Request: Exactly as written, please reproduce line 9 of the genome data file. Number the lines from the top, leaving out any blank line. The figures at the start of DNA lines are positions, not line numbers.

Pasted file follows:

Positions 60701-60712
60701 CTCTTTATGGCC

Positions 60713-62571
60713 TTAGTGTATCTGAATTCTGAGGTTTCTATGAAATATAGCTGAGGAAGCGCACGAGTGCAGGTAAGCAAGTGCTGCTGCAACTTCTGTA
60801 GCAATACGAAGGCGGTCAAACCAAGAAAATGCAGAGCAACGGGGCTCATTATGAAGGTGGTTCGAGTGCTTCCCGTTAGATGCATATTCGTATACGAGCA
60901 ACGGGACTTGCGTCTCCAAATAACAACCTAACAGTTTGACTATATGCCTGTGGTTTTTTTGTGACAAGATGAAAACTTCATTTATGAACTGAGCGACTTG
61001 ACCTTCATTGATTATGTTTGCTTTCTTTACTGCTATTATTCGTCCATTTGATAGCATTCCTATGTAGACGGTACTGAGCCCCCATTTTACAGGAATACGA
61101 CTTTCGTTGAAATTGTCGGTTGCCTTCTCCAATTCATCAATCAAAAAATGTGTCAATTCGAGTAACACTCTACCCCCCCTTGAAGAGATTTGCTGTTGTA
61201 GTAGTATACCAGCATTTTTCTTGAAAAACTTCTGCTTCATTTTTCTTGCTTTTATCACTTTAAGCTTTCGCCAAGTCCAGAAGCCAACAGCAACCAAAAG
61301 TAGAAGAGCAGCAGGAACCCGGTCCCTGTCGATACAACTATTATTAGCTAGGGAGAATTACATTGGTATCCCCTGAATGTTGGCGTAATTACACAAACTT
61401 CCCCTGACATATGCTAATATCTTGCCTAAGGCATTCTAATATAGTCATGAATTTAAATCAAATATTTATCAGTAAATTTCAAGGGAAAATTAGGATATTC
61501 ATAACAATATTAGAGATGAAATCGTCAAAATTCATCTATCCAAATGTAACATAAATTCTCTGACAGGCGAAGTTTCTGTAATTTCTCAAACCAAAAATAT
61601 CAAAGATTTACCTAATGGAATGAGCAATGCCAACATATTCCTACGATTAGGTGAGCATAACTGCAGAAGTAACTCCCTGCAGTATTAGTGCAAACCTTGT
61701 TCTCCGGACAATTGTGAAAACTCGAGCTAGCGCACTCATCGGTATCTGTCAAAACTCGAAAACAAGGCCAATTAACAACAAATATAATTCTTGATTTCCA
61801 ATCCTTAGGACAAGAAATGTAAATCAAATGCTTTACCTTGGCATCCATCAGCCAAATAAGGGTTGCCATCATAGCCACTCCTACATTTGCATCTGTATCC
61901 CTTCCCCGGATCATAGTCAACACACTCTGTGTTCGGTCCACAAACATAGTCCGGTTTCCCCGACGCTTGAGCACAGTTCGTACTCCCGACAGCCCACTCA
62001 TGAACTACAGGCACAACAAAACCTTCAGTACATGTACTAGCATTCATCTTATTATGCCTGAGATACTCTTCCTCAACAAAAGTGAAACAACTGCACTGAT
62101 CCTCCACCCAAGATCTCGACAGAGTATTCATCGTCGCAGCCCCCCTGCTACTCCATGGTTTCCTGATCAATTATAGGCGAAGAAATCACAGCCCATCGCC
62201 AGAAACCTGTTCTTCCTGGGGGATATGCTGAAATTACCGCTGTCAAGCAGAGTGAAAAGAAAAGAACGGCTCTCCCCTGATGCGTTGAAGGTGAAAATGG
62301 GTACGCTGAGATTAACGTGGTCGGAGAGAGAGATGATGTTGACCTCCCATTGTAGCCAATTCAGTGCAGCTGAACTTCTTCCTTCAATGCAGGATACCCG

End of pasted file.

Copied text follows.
61201 GTAGTATACCAGCATTTTTCTTGAAAAACTTCTGCTTCATTTTTCTTGCTTTTATCACTTTAAGCTTTCGCCAAGTCCAGAAGCCAACAGCAACCAAAAG